‘Band of Brothers’ actor joins star-studded Veterans Day tribute ‘American Valor’

Hear our full conversation on my podcast “Beyond the Fame.”

WTOP's Jason Fraley previews 'American Valor' with James Madio (Part 1)

Hollywood’s biggest stars are gathering to salute American heroes on Veterans Day.

The American Veterans Center presents “American Valor: A Salute to Our Heroes,” airing Friday, Nov. 11 on the American Forces Network, as well as broadcasting on NBC, FOX, ABC and CBS affiliates throughout the month (check your local listings).

“The real celebrities are the heroes, the men and women being awarded tonight, but Hollywood has joined us,” actor James Madio (“Band of Brothers”) told WTOP.

The broadcast features actors famous for military roles, including Bradley Cooper (“American Sniper”), Tom Cruise (“Top Gun”) and Chris Pratt (“Zero Dark Thirty”).

You’ll also see appearances from Chris Pine (“Star Trek”), Edward Norton (“Fight Club”), Hilary Swank (“Million Dollar Baby”) and Rob Riggle (“The Hangover”), who hosted the event last Saturday, Nov. 5 at the Omni Shoreham Hotel in Northwest D.C.

Madio will honor Vince Speranza of the 101st Airborne Division. During World War II’s Battle of the Bulge at Bastogne, Belgium, Speranza found a working beer tap in a bombed-out tavern and filled up his helmet with beer to bring a drink to his wounded friend. The unique beer-run became the stuff of U.S. Army lore and is still celebrated by tourists in Bastogne today.

“Vince went back years after the war, he shows up in Bastogne and there’s this story going around of this young solider in World War II running back and forth from this tavern giving the 101st Airborne beer,” Madio said. “He saw all these tourists drinking out of helmets and said, ‘That was me! I was the guy who did all this!’ So, they named a beer after him called ‘Nuts.'”

Madio portrayed Technician Fourth Grade Frank Perconte in HBO’s masterful miniseries “Band of Brothers” (2001) based on the 1992 book by Stephen Ambrose and executive produced by Steven Spielberg and Tom Hanks after “Saving Private Ryan” (1998).

“Between ‘Saving Private Ryan’ and ‘Band of Brothers,’ that’s cinematic history in storytelling on World War II, trying to capture a little fraction of what these guys went through,” Madio said. “We could show America and the world what this generation went through and pass that legacy, those stories on to the next generation so we never forget.”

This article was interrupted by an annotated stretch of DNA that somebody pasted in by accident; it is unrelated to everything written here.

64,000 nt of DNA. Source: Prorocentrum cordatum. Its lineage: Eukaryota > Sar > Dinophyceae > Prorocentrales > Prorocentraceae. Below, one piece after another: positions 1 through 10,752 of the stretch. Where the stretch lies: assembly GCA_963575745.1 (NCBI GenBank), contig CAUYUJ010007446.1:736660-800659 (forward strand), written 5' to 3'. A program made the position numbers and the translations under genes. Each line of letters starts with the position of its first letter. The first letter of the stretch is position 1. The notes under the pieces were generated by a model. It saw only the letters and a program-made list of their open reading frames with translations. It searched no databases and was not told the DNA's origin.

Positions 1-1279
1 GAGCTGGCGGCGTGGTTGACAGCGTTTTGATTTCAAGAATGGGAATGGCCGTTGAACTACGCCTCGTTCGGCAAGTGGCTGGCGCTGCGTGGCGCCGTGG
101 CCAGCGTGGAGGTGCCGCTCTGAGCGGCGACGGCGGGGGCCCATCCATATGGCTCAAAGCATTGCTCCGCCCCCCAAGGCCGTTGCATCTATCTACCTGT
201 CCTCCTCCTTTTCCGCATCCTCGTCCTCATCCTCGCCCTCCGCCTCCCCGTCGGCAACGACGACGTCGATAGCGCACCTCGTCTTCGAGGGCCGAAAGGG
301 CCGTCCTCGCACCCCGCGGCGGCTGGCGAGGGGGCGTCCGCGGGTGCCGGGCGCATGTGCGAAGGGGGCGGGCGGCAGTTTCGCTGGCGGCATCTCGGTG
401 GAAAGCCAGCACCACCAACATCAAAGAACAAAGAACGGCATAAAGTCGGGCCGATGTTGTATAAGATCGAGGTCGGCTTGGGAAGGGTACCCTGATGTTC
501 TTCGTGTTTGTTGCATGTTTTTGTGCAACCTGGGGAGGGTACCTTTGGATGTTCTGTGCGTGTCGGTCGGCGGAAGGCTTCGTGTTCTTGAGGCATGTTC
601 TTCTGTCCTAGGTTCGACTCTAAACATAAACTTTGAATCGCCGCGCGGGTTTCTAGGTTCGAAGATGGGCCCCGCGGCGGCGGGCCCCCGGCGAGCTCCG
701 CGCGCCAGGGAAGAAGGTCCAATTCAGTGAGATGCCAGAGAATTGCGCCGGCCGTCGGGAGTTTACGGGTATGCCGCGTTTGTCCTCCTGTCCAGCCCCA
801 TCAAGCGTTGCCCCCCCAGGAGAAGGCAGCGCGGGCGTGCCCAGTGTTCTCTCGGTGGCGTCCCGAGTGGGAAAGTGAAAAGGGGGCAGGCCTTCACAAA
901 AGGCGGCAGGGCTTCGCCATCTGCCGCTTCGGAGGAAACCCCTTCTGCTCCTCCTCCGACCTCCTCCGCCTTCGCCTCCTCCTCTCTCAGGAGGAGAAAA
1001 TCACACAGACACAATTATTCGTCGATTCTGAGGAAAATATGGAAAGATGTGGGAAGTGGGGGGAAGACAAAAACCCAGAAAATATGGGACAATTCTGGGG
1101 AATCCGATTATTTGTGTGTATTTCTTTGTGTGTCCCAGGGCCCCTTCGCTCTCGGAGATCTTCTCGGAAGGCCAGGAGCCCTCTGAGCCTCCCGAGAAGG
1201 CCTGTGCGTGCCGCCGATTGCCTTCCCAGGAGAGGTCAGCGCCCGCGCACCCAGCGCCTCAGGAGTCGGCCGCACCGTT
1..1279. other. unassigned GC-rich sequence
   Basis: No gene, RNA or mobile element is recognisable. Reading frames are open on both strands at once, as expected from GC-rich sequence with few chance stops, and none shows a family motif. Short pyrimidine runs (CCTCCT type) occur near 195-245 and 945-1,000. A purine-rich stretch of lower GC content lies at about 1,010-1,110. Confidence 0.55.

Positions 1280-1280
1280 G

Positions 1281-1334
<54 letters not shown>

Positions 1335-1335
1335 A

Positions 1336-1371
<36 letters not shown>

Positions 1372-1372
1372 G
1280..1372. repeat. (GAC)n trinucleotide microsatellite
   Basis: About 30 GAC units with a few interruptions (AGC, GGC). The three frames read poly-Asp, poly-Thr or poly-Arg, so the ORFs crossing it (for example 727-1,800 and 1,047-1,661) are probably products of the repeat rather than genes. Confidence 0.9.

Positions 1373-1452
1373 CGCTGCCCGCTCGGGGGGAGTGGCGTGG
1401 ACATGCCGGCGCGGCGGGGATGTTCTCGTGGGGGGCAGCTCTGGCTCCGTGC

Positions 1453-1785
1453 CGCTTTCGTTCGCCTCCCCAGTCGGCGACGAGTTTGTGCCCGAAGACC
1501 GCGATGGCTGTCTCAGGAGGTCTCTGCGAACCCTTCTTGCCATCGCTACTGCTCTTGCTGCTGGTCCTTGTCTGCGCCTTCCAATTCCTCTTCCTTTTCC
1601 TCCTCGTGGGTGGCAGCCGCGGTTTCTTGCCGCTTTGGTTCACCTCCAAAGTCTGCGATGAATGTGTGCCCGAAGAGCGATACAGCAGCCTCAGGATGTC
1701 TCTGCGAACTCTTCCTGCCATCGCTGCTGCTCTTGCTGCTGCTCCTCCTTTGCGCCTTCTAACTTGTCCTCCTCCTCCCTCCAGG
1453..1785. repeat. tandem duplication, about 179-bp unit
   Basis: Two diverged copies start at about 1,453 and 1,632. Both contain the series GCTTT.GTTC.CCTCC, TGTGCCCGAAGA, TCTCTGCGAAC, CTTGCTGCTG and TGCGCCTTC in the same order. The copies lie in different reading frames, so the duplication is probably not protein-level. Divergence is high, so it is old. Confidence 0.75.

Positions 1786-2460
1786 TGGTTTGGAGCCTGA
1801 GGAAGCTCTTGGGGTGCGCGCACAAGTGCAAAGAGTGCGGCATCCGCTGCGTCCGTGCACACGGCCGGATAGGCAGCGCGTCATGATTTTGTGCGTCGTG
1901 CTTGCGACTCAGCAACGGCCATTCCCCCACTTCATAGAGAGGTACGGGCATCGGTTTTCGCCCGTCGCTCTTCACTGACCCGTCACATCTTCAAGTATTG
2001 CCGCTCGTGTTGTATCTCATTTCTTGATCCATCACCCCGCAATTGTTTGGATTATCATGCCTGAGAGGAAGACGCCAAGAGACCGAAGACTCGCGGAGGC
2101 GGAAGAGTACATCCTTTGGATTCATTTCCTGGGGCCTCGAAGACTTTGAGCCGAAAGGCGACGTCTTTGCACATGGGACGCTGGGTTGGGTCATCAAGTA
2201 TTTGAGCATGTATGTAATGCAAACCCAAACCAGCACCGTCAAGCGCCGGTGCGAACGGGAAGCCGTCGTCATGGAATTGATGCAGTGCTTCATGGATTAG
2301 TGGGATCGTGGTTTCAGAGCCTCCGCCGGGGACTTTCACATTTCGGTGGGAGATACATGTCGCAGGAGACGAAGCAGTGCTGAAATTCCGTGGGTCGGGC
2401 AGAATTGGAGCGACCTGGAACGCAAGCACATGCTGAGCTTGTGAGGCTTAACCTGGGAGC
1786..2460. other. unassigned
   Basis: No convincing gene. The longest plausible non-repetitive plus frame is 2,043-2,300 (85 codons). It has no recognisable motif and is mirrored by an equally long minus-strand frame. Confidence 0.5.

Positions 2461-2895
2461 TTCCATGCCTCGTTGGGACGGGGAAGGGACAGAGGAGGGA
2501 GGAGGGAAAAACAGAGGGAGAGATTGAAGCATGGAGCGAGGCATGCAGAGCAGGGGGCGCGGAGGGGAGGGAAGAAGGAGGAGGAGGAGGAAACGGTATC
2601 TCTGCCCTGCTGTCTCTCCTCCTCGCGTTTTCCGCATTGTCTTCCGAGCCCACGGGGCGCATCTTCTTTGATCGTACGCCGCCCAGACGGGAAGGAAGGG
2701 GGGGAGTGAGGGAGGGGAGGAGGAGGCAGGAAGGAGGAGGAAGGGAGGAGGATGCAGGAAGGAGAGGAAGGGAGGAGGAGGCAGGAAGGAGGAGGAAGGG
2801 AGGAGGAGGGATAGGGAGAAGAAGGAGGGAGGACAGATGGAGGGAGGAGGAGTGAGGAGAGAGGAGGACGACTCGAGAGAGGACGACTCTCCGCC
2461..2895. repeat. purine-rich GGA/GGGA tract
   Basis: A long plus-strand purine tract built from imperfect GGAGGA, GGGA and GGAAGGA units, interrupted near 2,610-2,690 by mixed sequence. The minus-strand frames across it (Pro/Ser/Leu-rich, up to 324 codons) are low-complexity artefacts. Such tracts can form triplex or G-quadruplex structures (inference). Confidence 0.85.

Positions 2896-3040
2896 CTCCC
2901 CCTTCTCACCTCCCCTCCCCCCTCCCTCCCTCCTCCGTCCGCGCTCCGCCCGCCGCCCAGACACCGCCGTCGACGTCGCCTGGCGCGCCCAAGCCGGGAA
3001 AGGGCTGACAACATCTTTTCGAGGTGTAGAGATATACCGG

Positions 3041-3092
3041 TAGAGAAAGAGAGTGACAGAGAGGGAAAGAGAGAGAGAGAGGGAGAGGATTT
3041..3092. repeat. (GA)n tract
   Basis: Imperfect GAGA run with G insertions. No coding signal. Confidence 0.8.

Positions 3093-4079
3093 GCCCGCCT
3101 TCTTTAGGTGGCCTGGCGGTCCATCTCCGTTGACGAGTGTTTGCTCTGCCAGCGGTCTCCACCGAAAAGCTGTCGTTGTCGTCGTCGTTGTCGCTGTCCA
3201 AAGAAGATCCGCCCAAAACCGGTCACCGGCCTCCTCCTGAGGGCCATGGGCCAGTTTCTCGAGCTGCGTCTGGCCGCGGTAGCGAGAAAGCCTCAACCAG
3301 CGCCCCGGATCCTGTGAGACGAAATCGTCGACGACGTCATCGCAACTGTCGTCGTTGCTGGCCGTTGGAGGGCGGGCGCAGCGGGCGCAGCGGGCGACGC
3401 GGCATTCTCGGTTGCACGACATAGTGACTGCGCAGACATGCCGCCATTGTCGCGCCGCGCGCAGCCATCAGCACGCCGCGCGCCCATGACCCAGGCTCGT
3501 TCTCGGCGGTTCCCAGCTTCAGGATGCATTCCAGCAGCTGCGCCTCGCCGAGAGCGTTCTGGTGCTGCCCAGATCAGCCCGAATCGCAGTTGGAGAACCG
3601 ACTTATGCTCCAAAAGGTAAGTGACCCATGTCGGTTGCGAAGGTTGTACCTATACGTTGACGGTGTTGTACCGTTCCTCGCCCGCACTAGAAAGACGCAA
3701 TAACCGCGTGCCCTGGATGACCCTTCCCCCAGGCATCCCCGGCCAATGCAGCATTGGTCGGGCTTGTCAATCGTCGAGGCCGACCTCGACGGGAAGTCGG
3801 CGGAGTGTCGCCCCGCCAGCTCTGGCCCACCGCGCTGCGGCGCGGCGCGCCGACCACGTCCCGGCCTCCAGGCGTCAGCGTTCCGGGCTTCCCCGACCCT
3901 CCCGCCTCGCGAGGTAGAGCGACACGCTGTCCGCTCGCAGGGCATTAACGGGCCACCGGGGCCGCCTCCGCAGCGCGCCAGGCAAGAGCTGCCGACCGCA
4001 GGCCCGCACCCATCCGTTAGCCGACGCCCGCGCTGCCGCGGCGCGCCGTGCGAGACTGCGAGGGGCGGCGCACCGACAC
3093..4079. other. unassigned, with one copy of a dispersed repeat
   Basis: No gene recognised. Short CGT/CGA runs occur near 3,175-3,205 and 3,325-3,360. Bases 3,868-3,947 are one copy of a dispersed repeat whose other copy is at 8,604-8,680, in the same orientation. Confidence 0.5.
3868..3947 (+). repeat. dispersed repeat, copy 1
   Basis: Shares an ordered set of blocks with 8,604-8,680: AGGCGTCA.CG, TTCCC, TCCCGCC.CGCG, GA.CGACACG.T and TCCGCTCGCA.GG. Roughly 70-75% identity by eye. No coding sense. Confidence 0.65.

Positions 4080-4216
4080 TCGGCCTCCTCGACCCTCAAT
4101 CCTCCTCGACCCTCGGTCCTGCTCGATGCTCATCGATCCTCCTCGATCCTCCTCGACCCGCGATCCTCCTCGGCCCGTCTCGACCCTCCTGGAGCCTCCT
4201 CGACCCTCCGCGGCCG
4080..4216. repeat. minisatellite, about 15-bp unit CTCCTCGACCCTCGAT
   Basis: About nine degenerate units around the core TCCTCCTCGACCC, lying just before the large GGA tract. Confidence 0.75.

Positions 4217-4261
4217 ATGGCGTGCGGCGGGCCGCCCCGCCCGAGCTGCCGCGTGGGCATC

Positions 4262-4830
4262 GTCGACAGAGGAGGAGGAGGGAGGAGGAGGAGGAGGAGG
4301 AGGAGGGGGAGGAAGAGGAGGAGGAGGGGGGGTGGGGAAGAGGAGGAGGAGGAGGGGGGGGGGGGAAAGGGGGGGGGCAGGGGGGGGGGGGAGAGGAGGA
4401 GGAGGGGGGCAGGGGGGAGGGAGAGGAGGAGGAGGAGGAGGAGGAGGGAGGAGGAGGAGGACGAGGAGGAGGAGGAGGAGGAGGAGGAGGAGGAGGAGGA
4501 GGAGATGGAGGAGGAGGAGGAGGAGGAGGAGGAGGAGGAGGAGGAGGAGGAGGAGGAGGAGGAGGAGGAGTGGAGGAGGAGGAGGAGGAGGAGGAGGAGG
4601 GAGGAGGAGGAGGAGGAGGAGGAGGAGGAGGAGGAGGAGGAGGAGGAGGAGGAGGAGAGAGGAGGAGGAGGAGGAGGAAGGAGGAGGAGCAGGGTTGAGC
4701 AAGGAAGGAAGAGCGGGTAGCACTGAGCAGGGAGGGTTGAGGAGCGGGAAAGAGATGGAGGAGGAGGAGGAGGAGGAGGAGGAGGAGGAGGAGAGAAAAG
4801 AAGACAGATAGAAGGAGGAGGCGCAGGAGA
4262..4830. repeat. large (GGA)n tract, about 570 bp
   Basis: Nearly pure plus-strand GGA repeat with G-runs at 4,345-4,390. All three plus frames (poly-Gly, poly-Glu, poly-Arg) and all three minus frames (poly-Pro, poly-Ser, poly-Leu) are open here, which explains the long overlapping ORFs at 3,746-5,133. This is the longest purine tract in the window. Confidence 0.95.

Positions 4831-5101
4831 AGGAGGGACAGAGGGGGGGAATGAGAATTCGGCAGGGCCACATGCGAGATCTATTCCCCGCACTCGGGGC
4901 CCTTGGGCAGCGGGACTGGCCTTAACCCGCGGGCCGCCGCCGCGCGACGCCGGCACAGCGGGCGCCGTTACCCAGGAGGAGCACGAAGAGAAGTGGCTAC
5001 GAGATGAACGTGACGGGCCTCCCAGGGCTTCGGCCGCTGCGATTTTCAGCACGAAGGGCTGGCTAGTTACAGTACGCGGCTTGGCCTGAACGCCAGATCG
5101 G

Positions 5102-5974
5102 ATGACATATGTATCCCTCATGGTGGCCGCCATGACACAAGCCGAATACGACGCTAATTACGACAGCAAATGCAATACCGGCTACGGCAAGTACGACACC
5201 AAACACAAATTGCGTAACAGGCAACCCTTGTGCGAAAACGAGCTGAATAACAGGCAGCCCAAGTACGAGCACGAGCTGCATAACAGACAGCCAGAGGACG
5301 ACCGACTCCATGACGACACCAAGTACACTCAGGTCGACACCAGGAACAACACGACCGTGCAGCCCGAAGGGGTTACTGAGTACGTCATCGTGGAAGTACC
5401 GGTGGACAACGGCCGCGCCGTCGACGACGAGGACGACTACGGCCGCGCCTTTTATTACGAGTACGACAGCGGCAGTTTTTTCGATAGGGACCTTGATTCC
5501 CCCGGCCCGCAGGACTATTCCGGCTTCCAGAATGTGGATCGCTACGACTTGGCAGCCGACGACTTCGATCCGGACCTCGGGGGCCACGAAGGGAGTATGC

Every episode of “Band of Brothers” began with present-day interviews with actual veterans, sharing their harrowing memories of the events tackled in that episode.

“It’s an incredible, powerful opening to all the episodes, hearing from the veterans who were actually there who lived it,” Madio said. “After putting this away for 60 or 70 years and never speaking of it, then coming out, they were afraid of opening up these old wounds.”

During the dramatizations, Madio worked with a stellar cast, including Scott Grimes, Damian Lewis, Ron Livingston, Donnie Wahlberg, Dexter Fletcher and David Schwimmer.

“The producers put us into an actor’s boot camp,” Madio said. “It was rigorous, breaking down weapons, doing maneuvers, marching, night duty, tank maneuvers, anything you can imagine in a 16 or 17-hour day. They broke you down. You realized you needed the person to the left and right of you. … We all called each other by our characters’ names.”

His favorite of the battlefield episodes is the wintry Episode 6 (“Bastogne”), but his favorite overall episode is Episode 9 (“Why We Fight”), which plays like “Schindler’s List” (1993) as the members of Easy Company liberate one of the Dachau satellite camps in Bavaria.

“If I had to choose, the “Bastogne” episode really stands out with the medic, Doc Roe played by Shane Taylor, but the one I’d say is Episode 9 with the concentration camps,” Madio said. “A lot of these young men knew they were fighting for something, but when they stumbled upon the concentration camps they remembered the title: ‘Why We Fight.'”

Madio said Spielberg actually remembered him as one of the Lost Boys in “Hook” (1991).

“When I auditioned for ‘Band of Brothers,’ I happened to be the first one there,” Madio said. “I’m sitting outside the front door nervous as anything. Spielberg was walking up. … He goes to thank me for opening the door and he actually recognized me. He said, ‘Hey! My Lost Boy! Good to see you.’ … He said, ‘Alright, see you up there. Do great things.'”

The “Hook” role got him cast as Dustin Hoffman’s son in “Hero” (1992) and across Leonardo DiCaprio in “The Basketball Diaries” (1995). Most recently, he starred in the Paramount+ miniseries “The Offer” (2022) about the making of “The Godfather” (1972).

“Dexter Fletcher, the executive producer and director of it, was Johnny Martin in ‘Band of Brothers,'” Madio said. “He called me and said, ‘Jim, you’re the most Italian guy that I know. I’m doing a television show based on ‘The Godfather’ and I want you to be in it.’ I was just blown away because I’m a huge ‘Godfather’ fan — I mean, who is not?”

WTOP's Jason Fraley previews 'American Valor' with James Madio (Part 2)

Hear our full conversation on my podcast “Beyond the Fame.”

Jason Fraley

Hailed by The Washington Post for “his savantlike ability to name every Best Picture winner in history," Jason Fraley began at WTOP as Morning Drive Writer in 2008, film critic in 2011 and Entertainment Editor in 2014, providing daily arts coverage on-air and online.

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